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November 13, 2015

Dear Members of the Tufts Community,

The circumstances at the University of Missouri serve as a call for colleges and universities across the nation to reaffirm our commitment to advance diversity, equity, and inclusion across our campuses. I ask that each of us do our part in creating a university where people of diverse backgrounds do not just coexist, but thrive and learn with and from one another.

When I arrived as President of Tufts in 2011, I spent considerable time listening to members of our academic community about how to achieve greater diversity in our student body, faculty, and staff and create a more inclusive environment on our campuses. Collectively, we embarked on the President’s Council on Diversity, which produced a thoughtful report in 2013 with many recommendations including the hiring of a Chief Diversity Officer. Over the last two years, we have taken concrete steps to improve our climate and culture for all community members, but it is clear that we still have much work to do. We must recognize, as distinguished members of our faculty have shown, that we all harbor racial, gender, and other implicit biases. Individually and collectively, we must understand and overcome these biases in order to achieve our commitment to a more inclusive and diverse Tufts.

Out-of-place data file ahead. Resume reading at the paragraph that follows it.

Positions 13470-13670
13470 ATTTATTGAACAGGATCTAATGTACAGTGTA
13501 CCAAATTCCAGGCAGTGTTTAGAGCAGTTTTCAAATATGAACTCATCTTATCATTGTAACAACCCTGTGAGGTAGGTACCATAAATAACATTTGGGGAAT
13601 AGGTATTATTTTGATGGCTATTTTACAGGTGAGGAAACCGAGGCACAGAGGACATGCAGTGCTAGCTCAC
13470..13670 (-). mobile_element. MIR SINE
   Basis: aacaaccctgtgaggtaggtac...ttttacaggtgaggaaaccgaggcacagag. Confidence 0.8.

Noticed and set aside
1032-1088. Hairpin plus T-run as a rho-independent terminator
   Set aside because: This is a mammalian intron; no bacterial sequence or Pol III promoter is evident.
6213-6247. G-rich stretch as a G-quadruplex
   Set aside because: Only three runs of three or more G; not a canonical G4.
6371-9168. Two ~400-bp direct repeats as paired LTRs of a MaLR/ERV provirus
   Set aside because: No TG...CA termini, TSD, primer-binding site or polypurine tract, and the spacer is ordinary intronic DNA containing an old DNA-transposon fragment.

In recent years as well as the past, members of our community have experienced both subtle and explicit racist actions. These incidents reflect deeper racial tensions in our country, which have erupted overtly at the University of Missouri and other college campuses. These events have been particularly distressing for our African-American and other students of color. As a community, we must stand together against such behavior; we must support students who are targeted by bigotry and ignorance; and we must all continue to have regular, frank, and difficult discourse about issues of race and power through our academic and community activities.

We are fortunate that we can draw on the insights and support of many thoughtful and committed members of our community in advancing these necessary conversations, supporting each other, and making change. These resources range from the office of the Chief Diversity Officer to Tisch College and the Center for the Study of Race and Democracy, the Africana Center and other members of the Group of Six in Medford/Somerville, the University Chaplaincy, and the deans of student affairs at all our Schools.

I urge the members of our campus community to step outside your normal routines and engage with those whose backgrounds, ideas, and experiences may be very different from your own. Building an inclusive environment does not happen by accident, and we cannot ask those who have suffered most from racism to bear the responsibility of overcoming it. What is required is collective dedication and purposeful action. We can build a better future if we come together as a community to achieve the shared goal of a university that truly welcomes and serves each other and the wider society.

Best wishes,

Tony Monaco